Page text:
The general case is messier but not much harder (it is quite useful). Suppose both limits are changing. The upper limit b(x) is not necessarily x, but it depends on x. The lower limit a(x) can also depend on x (Figure 5.15b). The area A between those limits changes as x changes, and we want dA/dx:

If A = − | ∫ | ^{b(x)} | v(t) dt then | dA | = v(b(x)) | db | −v(a(x)) | da | . (6) |

_{a(x)} | dx | dx | dx |

The figure shows two thin strips, one added to the area and one subtracted.

First check the two cases we know. When a = 0 and b = x, we have daldx = 0 and db/dx = 1. The derivative according to (6) is v(x) times 1 —the Fundamental Theorem. The other case has a = x and b = constant. Then the lower limit in (6) produces −v(x). When the integral goes from a = 2x to b = x³, its derivative is new:

EXAMPLE 1 A = | ∫ | ^{x³} | cos t dt = sin x³ − sin 2x dA/dx = (cos x³)(3x²) − (cos 2x)(2). |

_{2x} |

That fits with (6), because db/dx is 3x² and da/dx is 2 (with minus sign). It also looks like the chain rule—which it is! To prove (6) we use the letters v and ƒ:

A = | ∫ | ^{b(x)} | v(t) dt = ƒ(b(x)) − ƒ(a(x)) (by Part 2 below) |

_{a(x)} |

dA | = ƒ'(b(x)) | db | − ƒ'(a(x)) | da | (by the chain rule) |

dx | dx | dx |

Since ƒ' = v, equation (6) is proved. In the next example the area turns out to be constant, although it seems to depend on x. Note that v(t) = 1/t so v(3x) = 1/3x.

EXAMPLE 2 A = | ∫ | ^{3x} | 1 | dt has | dA | = (1/3x)(3) − (1/2x)(2) = 0. |

_{2x} | t | dx |

Question A = | ∫ | ^{x} | v(t) dt has | dA | = v(x) + v(−x). Why does v(−x) have a plus sign? |

_{-x} | dx |

We have used a hundred times the Theorem that is now to be proved. It is the key to integration. "The integral of dƒ/dx is ƒ(x) + C." The application starts with v(x). We search for an ƒ(x) with this derivative. If dƒ/dx = v(x), the Theorem says that

∫ | v(x) dx = | ∫ | dƒ | dx = ƒ(x) + C. |

dx |

We can't rely on knowing formulas for v and ƒ only the definitions of ∫ and d/dx.

The proof rests on one extremely special case: dƒ/dx is the **zero function**. We easily find ƒ(x) = constant. The problem is to prove that there are no other possibilities: ƒ' must be constant. When the slope is zero, the graph must be flat. Everybody knows this is true, but intuition is not the same as proof.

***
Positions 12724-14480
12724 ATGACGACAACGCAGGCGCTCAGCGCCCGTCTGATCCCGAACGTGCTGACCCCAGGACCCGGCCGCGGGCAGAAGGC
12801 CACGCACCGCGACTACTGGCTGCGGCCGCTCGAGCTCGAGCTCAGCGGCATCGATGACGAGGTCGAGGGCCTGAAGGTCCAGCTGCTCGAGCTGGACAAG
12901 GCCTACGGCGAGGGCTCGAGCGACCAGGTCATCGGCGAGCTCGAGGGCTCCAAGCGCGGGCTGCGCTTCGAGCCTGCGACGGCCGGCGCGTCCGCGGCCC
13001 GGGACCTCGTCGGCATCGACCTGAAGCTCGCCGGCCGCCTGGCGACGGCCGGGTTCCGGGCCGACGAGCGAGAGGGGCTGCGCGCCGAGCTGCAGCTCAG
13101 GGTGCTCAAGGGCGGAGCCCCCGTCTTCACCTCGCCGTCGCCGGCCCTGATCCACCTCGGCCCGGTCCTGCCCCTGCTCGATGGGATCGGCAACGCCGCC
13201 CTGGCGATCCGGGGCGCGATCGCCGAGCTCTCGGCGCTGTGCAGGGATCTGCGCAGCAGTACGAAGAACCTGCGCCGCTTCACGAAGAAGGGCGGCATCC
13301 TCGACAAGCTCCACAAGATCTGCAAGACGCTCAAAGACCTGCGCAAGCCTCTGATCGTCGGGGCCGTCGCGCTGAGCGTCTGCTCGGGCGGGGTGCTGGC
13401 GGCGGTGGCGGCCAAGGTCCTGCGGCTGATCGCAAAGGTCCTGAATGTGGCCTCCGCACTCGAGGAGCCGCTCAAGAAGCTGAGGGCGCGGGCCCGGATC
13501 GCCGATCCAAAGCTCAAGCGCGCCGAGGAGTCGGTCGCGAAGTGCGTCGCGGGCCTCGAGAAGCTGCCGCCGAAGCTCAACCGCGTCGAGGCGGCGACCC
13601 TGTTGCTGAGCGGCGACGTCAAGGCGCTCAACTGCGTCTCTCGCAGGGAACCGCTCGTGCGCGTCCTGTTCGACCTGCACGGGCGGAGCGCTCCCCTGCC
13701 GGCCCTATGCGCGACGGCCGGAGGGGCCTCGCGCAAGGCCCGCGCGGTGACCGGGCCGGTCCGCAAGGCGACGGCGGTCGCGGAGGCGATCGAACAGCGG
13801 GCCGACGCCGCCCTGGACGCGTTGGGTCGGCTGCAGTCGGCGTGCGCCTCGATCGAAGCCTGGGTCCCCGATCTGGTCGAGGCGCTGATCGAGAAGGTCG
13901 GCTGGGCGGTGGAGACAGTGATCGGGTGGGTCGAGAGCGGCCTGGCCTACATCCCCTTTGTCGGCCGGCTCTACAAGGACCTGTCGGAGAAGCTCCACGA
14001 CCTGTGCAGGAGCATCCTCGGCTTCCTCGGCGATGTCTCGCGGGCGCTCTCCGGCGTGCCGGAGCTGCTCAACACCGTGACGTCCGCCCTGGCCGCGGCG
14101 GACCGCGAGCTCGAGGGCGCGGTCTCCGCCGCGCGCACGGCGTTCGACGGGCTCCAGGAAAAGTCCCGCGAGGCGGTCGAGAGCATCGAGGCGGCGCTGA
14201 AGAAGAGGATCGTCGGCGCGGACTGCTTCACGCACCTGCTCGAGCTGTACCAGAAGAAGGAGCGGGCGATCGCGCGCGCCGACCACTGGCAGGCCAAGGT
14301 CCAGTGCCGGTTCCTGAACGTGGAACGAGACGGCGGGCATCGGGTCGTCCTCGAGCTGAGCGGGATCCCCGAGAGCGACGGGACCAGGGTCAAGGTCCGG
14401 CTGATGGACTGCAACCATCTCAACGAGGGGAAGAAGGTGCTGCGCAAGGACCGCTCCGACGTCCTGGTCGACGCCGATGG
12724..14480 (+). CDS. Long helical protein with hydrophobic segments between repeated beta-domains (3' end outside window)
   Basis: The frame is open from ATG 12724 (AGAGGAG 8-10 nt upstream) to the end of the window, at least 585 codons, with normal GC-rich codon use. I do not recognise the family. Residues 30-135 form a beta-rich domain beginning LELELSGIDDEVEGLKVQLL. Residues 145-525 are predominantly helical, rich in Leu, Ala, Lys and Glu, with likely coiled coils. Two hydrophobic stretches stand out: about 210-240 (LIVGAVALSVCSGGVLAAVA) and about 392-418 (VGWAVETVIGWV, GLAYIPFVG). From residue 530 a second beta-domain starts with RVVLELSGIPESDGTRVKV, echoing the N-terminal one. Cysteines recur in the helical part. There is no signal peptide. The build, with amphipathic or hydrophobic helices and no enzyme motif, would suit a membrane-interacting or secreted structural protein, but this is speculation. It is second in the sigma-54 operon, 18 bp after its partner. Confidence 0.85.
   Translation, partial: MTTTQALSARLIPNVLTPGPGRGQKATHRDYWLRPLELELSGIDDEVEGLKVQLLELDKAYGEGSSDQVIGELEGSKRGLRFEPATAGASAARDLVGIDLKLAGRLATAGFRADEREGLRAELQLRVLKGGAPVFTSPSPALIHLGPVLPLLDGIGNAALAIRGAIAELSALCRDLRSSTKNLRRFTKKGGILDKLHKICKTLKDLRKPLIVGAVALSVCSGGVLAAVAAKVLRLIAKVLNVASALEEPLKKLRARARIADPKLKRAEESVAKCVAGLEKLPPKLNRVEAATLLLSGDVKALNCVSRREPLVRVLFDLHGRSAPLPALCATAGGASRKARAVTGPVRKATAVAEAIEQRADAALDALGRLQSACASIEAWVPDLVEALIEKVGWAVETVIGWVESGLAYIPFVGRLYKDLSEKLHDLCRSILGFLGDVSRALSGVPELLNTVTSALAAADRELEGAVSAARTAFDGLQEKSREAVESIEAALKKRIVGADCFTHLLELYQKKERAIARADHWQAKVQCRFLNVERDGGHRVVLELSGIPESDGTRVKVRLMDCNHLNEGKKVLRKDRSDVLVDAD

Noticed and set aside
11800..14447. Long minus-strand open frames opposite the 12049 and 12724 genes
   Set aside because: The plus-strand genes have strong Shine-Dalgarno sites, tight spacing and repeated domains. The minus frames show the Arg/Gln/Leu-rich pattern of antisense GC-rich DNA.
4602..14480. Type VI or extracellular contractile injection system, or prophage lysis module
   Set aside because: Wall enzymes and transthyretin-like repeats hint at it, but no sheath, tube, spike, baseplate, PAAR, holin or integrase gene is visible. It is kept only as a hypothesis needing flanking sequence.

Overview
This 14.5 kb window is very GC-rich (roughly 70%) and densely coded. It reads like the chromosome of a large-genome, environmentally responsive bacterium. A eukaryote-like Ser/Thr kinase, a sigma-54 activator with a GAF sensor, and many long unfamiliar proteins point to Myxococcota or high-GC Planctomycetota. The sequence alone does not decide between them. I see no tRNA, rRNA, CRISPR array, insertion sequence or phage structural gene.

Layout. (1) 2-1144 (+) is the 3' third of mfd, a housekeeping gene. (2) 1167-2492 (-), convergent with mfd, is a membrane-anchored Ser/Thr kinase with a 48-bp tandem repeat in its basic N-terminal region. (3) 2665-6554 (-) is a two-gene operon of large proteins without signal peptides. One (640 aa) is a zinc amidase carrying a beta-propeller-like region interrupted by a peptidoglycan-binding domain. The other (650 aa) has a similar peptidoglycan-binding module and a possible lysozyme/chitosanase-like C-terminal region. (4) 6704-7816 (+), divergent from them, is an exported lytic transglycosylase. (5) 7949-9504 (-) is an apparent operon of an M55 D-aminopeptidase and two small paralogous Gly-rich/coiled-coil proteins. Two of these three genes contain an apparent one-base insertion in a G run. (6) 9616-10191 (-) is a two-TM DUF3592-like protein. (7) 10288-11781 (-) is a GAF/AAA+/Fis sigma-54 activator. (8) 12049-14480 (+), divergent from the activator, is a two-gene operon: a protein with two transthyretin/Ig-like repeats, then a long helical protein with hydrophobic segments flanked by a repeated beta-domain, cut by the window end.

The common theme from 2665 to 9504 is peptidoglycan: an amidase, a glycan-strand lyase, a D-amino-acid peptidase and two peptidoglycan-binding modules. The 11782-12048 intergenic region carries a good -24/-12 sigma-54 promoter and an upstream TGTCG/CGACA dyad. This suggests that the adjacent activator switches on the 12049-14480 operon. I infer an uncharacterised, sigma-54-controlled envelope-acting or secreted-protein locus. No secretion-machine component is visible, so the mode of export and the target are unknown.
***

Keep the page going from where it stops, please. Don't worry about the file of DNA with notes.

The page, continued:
**Assume that dƒ/dx = 0 in an interval.** If ƒ(x) is not constant, there are points where ƒ(a) ≠ ƒ(b). By the Mean Value Theorem, there is a point c where

ƒ'(c) = | ƒ(b)−ƒ(a) | (this is not zero because ƒ(a) ≠ ƒ(b)). |

b−a |

But ƒ'(c) ≠ 0 directly contradicts dƒ/dx = 0. Therefore ƒ(x) must be constant.

Note the crucial role of the Mean Value Theorem. A local hypothesis (dƒ/dx = 0 at each point) yields a global conclusion (ƒ = constant in the whole interval). The derivative narrows the field of view, the integral widens it. The Mean Value Theorem connects instantaneous to average, local to global, points to intervals. This special case (the zero function) applies when A(x) and ƒ(x) have the same derivative:

If dA/dx = dƒ/dx on an interval, then A(x) = ƒ(x) + C. (7)

Reason: The derivative of A(x) − ƒ(x) is zero. So A(x) − ƒ(x) must be constant.

Now comes the big theorem. It assumes that v(x) is continuous, and integrates using ƒ(x):

*5D* (**Fundamental Theorem, Part 2**) If v(x) = dƒ/dx then ∫_{a}^{b} v(x) dx = ƒ(b) − ƒ(a).

Proof The antiderivative is ƒ(x). But Part 1gave another antiderivative for the same v(x). It was the integral—constructed from rectangles and now called A(x):

A(x) = | ∫ | ^{x} | v(t) dt also has | dA | = v(x). |

_{a} | dx |

Since A' = v and ƒ' = v, the special case in equation (7) states that A(x) = ƒ(x)+ C. That is the essential point: **The integral from rectangles equals ƒ(x) + C**.

At the lower limit the area integral is A = 0. So ƒ(a)+ C = 0. At the upper limit ƒ(b) + C = A(b). Subtract to find A(b), the definite integral:

A(b) = | ∫ | ^{b} | v(x) dx = ƒ(b) − ƒ(a). |

_{a} |

Calculus is beautiful—its Fundamental Theorem is also its most useful theorem.